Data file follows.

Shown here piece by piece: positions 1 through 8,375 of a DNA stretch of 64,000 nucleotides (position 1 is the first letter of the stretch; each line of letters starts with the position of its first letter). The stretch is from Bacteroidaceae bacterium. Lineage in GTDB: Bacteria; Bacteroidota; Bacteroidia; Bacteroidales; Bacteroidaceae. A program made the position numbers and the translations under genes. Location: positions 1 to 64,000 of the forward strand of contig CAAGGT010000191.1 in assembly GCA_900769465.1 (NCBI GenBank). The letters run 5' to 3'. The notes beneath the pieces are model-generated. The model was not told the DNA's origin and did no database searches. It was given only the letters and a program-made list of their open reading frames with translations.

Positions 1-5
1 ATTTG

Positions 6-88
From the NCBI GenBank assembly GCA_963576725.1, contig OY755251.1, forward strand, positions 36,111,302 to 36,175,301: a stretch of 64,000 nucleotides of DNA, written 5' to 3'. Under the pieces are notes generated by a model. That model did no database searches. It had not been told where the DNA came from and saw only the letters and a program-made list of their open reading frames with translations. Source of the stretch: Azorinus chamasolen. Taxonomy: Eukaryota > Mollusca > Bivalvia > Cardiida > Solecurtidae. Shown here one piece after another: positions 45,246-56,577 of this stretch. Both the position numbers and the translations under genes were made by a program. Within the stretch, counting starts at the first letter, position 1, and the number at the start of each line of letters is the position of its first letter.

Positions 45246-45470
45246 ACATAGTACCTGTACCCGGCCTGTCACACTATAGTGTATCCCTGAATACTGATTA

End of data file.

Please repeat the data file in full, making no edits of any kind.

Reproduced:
Shown here piece by piece: positions 1 through 8,375 of a DNA stretch of 64,000 nucleotides (position 1 is the first letter of the stretch; each line of letters starts with the position of its first letter). The stretch is from Bacteroidaceae bacterium. Lineage in GTDB: Bacteria; Bacteroidota; Bacteroidia; Bacteroidales; Bacteroidaceae. A program made the position numbers and the translations under genes. Location: positions 1 to 64,000 of the forward strand of contig CAAGGT010000191.1 in assembly GCA_900769465.1 (NCBI GenBank). The letters run 5' to 3'. The notes beneath the pieces are model-generated. The model was not told the DNA's origin and did no database searches. It was given only the letters and a program-made list of their open reading frames with translations.

Positions 1-5
1 ATTTG

Positions 6-88
From the NCBI GenBank assembly GCA_963576725.1, contig OY755251.1, forward strand, positions 36,111,302 to 36,175,301: a stretch of 64,000 nucleotides of DNA, written 5' to 3'. Under the pieces are notes generated by a model. That model did no database searches. It had not been told where the DNA came from and saw only the letters and a program-made list of their open reading frames with translations. Source of the stretch: Azorinus chamasolen. Taxonomy: Eukaryota > Mollusca > Bivalvia > Cardiida > Solecurtidae. Shown here one piece after another: positions 45,246-56,577 of this stretch. Both the position numbers and the translations under genes were made by a program. Within the stretch, counting starts at the first letter, position 1, and the number at the start of each line of letters is the position of its first letter.

Positions 45246-45470
45246 ACATAGTACCTGTACCCGGCCTGTCACACTATAGTGTATCCCTGAATACTGATTA